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Gear Review

Helly Hansen Odin Superstrech Jacket



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Helly Hansen knows a thing or two about outerwear. For the last 133 years, the Norwiegan founded company has been developing gear to protect both mountain and oceanic professionals from the elements. Tested in Scandanavian winters and trusted by teams around the world including Aspen Ski Patrol and Virgin Oceanics, Helly Hansen has the reputation of standing up to the harshest environments on Earth. Helly Hansen recently introduced their Odin line that is developed with mountain athletes and professionals in mind. A mix of performance outerwear and insulated down layers, the Odin line is perfect for those who spend more time bootpacking and less time at the lodge.

As a snowboarder who has been spending more and more time in the backcountry year after year, I have trouble finding outerwear that fits all my needs. Snowboarding specific brands tend to focus too much on style and not enough on quality and fit. Baggy and flashy, they might be good for catching eyes at the resort, but don’t get the job done on skintracks and bootpacks. More and more, I find myself turning to higher quality active outerwear, which in my opinion is developed more with skiers in mind. The extra durability, breathability and water resistance is exactly what I am looking for, but can’t quite find the ‘perfect’ fit. I am just under 6 foot, fluctuate right around the 200 pound mark and fall between the large and extra large size range. Larges in these ski specific brands are the right arm and torso length but tend to fit a little tight across my back, shoulders and elbows, which I feel I throw around a little bit more on a snowboard.

In steps the Helly Hansen Odin Superstrech shell. Their four-way superstrech fabric and unique seam pattern across the back of the jacket provides the right amount of leeway in the fit. It didn’t resist a little pull the first time I bent over in the Teton Pass parking lot to tighten my boots. Both on the bootpack up Glory, and the turns on the way down my shoulders and elbows felt free, without pulling the cuffs off my gloves and up my wrists. On a day like that, partly cloudy, mid 20s, slightly breezy, I would normally burn up wearing a shell on the 45 minute bootpack. But with the pit-zips open, the jacket breathed well and kept me cool enough to keep hiking without having to stop and take it off. Even with a pack on, this jacket didn’t bunch up strangely and stayed taut under the straps.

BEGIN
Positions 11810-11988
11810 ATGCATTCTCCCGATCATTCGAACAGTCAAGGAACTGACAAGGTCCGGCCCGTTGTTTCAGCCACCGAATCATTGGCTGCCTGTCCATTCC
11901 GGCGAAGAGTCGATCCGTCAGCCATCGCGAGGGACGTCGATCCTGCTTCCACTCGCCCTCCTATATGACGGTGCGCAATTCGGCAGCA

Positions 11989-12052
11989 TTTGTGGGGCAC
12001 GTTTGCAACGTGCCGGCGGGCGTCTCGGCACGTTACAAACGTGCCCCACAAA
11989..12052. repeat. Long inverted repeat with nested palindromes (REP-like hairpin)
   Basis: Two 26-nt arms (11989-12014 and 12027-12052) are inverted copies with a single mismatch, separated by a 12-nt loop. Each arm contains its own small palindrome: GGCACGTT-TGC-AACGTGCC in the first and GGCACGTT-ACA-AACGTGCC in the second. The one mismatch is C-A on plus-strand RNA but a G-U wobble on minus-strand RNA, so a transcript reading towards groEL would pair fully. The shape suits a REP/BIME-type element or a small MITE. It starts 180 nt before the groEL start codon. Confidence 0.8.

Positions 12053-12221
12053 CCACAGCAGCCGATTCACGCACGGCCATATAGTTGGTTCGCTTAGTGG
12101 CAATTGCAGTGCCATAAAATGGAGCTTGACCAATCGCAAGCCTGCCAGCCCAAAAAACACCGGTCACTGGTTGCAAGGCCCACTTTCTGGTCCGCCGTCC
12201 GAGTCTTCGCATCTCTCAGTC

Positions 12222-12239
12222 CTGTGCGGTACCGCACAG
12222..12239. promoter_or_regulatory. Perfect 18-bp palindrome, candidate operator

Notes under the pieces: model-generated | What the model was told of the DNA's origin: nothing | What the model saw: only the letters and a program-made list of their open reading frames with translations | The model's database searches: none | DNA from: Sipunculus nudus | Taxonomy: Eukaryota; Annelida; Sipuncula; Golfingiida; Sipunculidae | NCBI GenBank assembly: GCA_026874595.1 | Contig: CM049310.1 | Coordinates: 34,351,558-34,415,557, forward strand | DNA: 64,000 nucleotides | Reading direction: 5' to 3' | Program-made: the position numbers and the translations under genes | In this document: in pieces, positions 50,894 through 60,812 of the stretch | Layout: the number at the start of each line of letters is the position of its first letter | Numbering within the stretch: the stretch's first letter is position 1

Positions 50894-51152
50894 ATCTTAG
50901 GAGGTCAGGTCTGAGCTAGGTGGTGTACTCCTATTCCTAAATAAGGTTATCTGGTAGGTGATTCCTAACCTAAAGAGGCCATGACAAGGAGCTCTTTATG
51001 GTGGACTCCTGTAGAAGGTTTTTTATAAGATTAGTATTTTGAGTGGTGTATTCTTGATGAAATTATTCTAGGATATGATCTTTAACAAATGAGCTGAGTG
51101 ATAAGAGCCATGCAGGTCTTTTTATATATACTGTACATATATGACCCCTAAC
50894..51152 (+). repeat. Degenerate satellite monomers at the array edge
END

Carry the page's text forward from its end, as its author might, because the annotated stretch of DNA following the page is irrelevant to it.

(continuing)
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It is hard to speak on the durability of the jacket after only a few days of use, but taking a closer look at the construction inside with the heat taped seams, I trust it is going to withstand the beating I will give it over the next few years. The YKK Aquaguard zippers and 10,000mm waterproof rating could probably stand up the the pressure of a fire hose, so I think it will cover falling snow and chest deep pow turns. This is a lighter shell, definitely best suited for warmer conditions, but with a good insulated layer underneath (like the Odin Insulator), it would do the job in colder winter weather.


  • Helly Tech Professional three layer construction
  • Four-way Super Strech material
  • YKK Aquaguard water-resistant front and pocket zippers
  • Helmet compatible adjustable hood
  • Armpit zippper vents
  • Weight 570 g
  • Price: $400

Plus Side: Ease of movement, even with a backpack on. This jacket is meant for active sports like climbing, skinning, snowboarding, skiing and whatever else requires the combination of protection and freedom of movement.

Down Turn: It is hard to find any flaws with this jacket but I have a big melon, and my size XL helmet didn’t fit under the hood. A climbing helmet might be able to fit, but an average ski/snowboard helmet would be a squeeze.

Check out this jacket and more from the Odin line at www.hellyhansen.com

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